Brachytherapy refers to internal radiation treatment that is achieved by implanting a radioactive material directly and/or close to the tumour. As far as brachytherapy is concerned, a high dose is locally delivered to the tumour, along with a rapid dose fall-off in the adjacent healthy tissues.
There are two separate kinds of brachytherapy, and they include: intracavitary irradiation and interstitial brachytherapy.
The intracavitary irradiation makes use of radioactive sources that are put in body cavities in close nearness to the tumour. Interstitinal brachytherapy makes use of radioactive seeds that are implanted directly into the tumour.
This therapy is applied either as a low dose rate, which is based on permanent implants; or high dose rate, which is based on temporary implants.
Prostate brachytherapy works for a specific set of Australian men who have low-risk prostate cancer. This simply means that these men possess non-palpable tumours. The smaller the prostate, the easier it is to saturate it with radioactive seeds, not to mention that these men present minimal side effects. Australians who fit these criteria can be very easily and conveniently managed by prostate brachytherapy.
Where one receives his treatment makes a difference in prostate cancer outcome. The appropriate clinic is the one that would access the severity of the prostate, including how small or big it is before recommending for prostate brachytherapy. This will determine the nature of side effects one is bound to experience once the procedure is complete. Prostate size should not exceed 60 cc.
Australians with large prostates are recommended for surgery or external beam radiation therapy. It has been found that the bigger the prostate, the more seeds are inserted, the higher the radiation dose to the adjacent rectum along with other surrounding areas, including the urethra.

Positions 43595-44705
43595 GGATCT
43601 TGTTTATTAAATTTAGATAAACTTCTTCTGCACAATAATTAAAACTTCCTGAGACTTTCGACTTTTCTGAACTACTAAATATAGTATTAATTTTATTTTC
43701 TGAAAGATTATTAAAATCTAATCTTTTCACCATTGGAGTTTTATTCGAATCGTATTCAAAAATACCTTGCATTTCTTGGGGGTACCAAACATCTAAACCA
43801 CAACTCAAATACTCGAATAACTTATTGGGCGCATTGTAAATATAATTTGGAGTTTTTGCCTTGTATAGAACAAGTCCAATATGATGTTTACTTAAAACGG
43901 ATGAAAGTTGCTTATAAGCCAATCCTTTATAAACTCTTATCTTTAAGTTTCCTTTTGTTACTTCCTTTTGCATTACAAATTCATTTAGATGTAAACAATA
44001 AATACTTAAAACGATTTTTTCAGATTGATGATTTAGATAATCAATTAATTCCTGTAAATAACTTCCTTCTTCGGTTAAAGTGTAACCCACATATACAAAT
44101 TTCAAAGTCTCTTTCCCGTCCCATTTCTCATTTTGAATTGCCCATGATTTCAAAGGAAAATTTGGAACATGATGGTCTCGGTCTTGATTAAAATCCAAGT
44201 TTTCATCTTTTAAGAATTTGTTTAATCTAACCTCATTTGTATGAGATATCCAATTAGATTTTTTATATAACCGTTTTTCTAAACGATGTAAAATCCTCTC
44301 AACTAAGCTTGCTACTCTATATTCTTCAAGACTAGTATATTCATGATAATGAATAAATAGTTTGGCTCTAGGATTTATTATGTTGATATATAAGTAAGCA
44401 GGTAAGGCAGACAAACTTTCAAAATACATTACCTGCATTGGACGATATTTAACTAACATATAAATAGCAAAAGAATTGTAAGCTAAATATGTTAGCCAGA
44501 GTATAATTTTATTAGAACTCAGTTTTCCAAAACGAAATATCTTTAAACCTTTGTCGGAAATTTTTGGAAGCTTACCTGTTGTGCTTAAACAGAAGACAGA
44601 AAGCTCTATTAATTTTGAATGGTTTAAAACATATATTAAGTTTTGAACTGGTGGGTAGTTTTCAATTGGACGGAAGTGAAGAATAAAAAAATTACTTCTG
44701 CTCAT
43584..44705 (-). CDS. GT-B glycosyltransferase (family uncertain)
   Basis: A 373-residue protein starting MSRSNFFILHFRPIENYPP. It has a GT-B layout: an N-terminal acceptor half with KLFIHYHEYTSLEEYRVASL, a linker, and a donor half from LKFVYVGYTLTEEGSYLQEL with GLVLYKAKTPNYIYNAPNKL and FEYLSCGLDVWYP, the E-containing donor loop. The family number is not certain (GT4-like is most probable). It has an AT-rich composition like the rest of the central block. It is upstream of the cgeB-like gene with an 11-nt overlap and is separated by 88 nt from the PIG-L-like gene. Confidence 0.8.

In addition, the central lobe of the prostate should not be too enlarged. Enlargement of the central lobe will require large number of seeds in order for the condition to be fully treated. Consequently, a very high dose of radiation to the urethra is introduced, increasing the risks of urethral damage. Urethra damage in this case include: a decrease in the calibre of the passage, and difficulty in urinating.
Prostate brachytherapy has been used increasingly in Australia as a curative treatment for individuals of all ages who have clinically localized prostate cancer. The procedure involves the placement of radioactive elements directly into the man’s prostate gland. This interest in brachytherapy is primarily due to the development of closed transperineal approach, and the sophisticated treatment planning software. Prostate brachytherapy signifies the decisive three-dimensional conformal therapy. Permitting dose escalation that exceeds other radiation modalities with cancericidal treatment margins sustainably larger compared with those obtained with radical prostatectomy.
The implanted radioactive seeds irritate the bladder as well as the urethra to a certain level. The number along with the degree of severity of side effects is associated with the experience of the Australian prostate brachytherapy specialist. Success rate is high when the prostate is small since the patient is significantly exposed to a minimal amount of radioactive elements. Low success rates are characterized by post-brachytherapy symptoms.
1) Brachytherapy St Vincent’s Clinic: http://www.prostate.com.au/treatments-available/brachytherapy/
2) Treatment Options: Brachytherapy: http://www.urologysydney.com.au/about-urology-sydney/sydney-prostate-cancer-centre/brachytherapy-treatment/
3) Who can be treated using Prostate Brachytherapy & What is the Brachytherapy Procedure?: http://www.brisbaneurology.com.au/guide.html